This philosophy works pretty well with trying new things. I remember when I first started at my gym: I was afraid to try the Water Aerobics class.  I didn’t know what it was and the class description wasn’t very descriptive. I didn’t want to show up only to be told I couldn’t participate or that it was too much for me to do blah blah blah excuse excuse.  Eventually, I showed up at the pool in the middle of one of the classes by mistake and it looked like the members were having a lot of fun but I sat on the sidelines. Then the instructor asked me if I wanted to join them so I did. Now I realize that my only obstacles to joining the class were my own fear and doubt. The only thing holding me back was me!

Trying new things does require a little bravery and an open mind. You have to be willing to take a chance.  You also have to be willing to take a little criticism, both constructive and sometimes simply rude.  I got a lot of both when I started following Paleo, but I’ve not regretted it one bit. (Okay, so I do miss bread!) The truth is I tried it and it works for me and I like it a lot.  Whatever criticism I’ve gotten hasn’t been enough to change my mind, especially given all the benefits of Paleo for me.

However, we have to be a bit judicious about trying new things.  Jumping on every bandwagon that comes along isn’t a good idea.  Just because something is “new” doesn’t mean it’s great or even good, or that it will work for you.  Keto is one of the newest trends in weight loss.  I have tried it, but frankly, I like veggies too much to stay in ketosis.  A big part of my meals is usually a big salad or bowl of Brussels sprouts.  Another big trend is ‘fat bombs,’ especially for keto devotees. These are usually cream cheese or butter mixed with stevia and coco or another calorie free flavoring.  The idea is that you get a treat that won’t take you out of ketosis. They aren’t a bad idea, but they don’t work for me.  While they are keto-friendly, they are also full of calories (way more than Brussels sprouts!) and they don’t satisfy my hunger.  I can have two or three and still feel hungry but those two or three fat bombs have more calories than the big salad or bowl of coleslaw that will take me out of ketosis.

Kale is another one of these hot new ideas. Kale is a cruciferous vegetable which is being touted as a ‘superfood.’ Cruciferous vegetables include cabbage, broccoli, cauliflower and Brussels sprouts and are typically nutrient dense, high in fiber and low in starch.  They are also some of my favorite veggies, so I decided to try kale! I’d had in soup a few times but I learned that’s pretty much my limit for kale! Kale salads, creamed kale, sauteed kale are all a huge NO for me! I knocked on that door and now I’ve pad-locked it closed!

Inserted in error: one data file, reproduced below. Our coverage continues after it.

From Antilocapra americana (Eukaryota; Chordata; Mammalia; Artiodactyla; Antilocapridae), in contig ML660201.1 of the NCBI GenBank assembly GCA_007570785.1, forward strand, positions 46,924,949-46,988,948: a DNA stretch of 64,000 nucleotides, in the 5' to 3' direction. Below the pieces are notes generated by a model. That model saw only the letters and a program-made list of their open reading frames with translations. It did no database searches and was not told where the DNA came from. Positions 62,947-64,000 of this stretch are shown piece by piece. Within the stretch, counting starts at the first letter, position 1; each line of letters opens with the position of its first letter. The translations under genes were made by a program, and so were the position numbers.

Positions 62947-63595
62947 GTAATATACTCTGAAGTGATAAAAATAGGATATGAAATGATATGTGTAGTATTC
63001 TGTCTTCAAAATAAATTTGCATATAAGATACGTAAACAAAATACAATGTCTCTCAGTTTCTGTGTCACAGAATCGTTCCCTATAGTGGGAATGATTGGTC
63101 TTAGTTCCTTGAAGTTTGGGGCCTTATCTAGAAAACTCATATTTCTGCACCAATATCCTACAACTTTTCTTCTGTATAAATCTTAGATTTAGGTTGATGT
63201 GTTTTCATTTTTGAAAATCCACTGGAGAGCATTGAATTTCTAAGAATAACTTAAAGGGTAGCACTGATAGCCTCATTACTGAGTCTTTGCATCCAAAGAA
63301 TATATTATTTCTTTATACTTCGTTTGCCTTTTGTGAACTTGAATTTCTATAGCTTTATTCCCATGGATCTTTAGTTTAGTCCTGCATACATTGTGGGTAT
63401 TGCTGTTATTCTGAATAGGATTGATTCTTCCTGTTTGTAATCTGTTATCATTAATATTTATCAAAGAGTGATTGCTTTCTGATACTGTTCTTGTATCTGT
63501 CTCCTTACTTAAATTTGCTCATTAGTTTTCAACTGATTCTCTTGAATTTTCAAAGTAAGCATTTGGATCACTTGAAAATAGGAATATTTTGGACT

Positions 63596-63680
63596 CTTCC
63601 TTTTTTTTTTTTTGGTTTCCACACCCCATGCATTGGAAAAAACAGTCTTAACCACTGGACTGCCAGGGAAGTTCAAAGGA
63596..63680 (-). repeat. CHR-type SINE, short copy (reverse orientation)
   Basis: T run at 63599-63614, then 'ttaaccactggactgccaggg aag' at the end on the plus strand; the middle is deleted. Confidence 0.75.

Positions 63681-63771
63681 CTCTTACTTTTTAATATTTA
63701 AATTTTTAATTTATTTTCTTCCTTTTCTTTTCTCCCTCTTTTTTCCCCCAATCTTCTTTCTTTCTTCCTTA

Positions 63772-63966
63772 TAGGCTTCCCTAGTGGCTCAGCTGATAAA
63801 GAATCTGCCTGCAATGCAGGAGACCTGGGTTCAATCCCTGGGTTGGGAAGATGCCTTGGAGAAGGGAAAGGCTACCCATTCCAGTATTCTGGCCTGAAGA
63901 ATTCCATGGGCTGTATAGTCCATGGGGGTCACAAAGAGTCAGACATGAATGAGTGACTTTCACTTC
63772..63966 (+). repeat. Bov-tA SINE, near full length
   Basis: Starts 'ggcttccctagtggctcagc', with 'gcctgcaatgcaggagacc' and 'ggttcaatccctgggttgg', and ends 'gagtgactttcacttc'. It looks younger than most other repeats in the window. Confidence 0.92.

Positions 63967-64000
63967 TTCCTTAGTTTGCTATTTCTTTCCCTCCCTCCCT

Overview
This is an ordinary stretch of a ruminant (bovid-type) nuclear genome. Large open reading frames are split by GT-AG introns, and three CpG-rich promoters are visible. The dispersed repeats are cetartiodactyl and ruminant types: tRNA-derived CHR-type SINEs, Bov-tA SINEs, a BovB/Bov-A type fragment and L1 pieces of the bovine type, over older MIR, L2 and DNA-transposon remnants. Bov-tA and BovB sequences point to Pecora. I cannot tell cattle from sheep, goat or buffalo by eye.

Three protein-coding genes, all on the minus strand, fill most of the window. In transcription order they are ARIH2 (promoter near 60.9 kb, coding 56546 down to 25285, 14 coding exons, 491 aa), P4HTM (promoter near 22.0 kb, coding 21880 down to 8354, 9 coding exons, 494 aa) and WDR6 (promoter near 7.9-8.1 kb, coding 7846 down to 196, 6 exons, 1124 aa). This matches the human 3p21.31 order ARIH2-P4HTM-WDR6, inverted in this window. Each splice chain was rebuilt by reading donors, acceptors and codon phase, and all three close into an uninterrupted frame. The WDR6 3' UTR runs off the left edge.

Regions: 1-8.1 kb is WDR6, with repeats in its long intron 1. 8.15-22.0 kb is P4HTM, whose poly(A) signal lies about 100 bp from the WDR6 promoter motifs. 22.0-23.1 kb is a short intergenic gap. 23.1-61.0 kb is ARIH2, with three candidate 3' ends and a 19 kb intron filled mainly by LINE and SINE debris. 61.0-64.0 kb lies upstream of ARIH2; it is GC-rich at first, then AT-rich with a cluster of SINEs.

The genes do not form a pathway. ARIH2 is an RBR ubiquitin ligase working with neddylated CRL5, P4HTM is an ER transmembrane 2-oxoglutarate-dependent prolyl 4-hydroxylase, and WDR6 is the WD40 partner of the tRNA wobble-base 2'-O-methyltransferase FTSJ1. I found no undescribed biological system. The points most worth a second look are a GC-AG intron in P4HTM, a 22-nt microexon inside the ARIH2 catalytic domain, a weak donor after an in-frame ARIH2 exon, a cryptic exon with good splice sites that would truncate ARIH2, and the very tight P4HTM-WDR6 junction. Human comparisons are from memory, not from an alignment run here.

Some new ideas I don’t need to try out because I already know the answer, such as bulletproof coffee.  I like butter and I like coffee but I don’t need to try buttered coffee to know it doesn’t work for me.  An even worse suggestion is substituting coconut oil for the butter: I don’t like coconut flavored coffees. That doesn’t mean that they won’t work for someone else, and it doesn’t mean I won’t try them out later. I may find out that this is another instance where I am getting in my own way!

When I was in college, I took a German Short Fiction class and we spent a lot of time on Kafka, who is notoriously difficult.  One of the stories we read is called “Before The Law.”  It’s about a man who waits all his life for entry into the Law and never enters. Shortly before he dies, he asks the gatekeeper why no one else ever came to this door and he is told that “this doorway was made only for you.” This concept has stayed with me ever since.  If you don’t ask, the answer is always no and if you don’t knock, the door is always closed.  Something great may be waiting for you, but if you don’t even try, you will never know!

A Moment of Truth: Weight Loss & Right Now

I’ve heard it said that our lives are lived in moments, not hours or days.  When I look at my pets, I see that very clearly.  I know they remember what happened yesterday or this morning, but their focus is on what’s going on right now. We are taught all our lives to look to the future and make plans for tomorrow, but when it comes to staying on track with your weight loss and healthy eating, we need to be looking at right now.

Elizabeth Benton likes to refer to this as “staying in the moment” and that’s a good way of looking at it. It’s easier for me to remember as “right now.” (Too much MTV in my wasted youth!) What is the choice in front of me right now? Do I want to give up my goals for what I want right now? What is the best decision for me to make right now?  In so many ways, it flies in the face of what we have been taught since we were kids: we need to think of the future instead of right now!

It’s almost counter-intuitive: we plan for our future by acting right now.  If someone wants to split a dessert at lunch, do I want to delay reaching my goal for the cheesecake right now? Should I plan to work out tomorrow since I don’t want to work out right now? Right now, what is the best decision I can make for reaching my weight loss goals? While some of you are probably rolling your eyes, too often we get tricked into swapping out Right Now for the Future.  I want cheesecake right now so in the Future, I will work out an extra session / skip lunch, etc.  We get sucked into constructing big plans for the Future or digging up information on weight loss or fitness and instead of taking action Right Now, we are busy planning for the Future.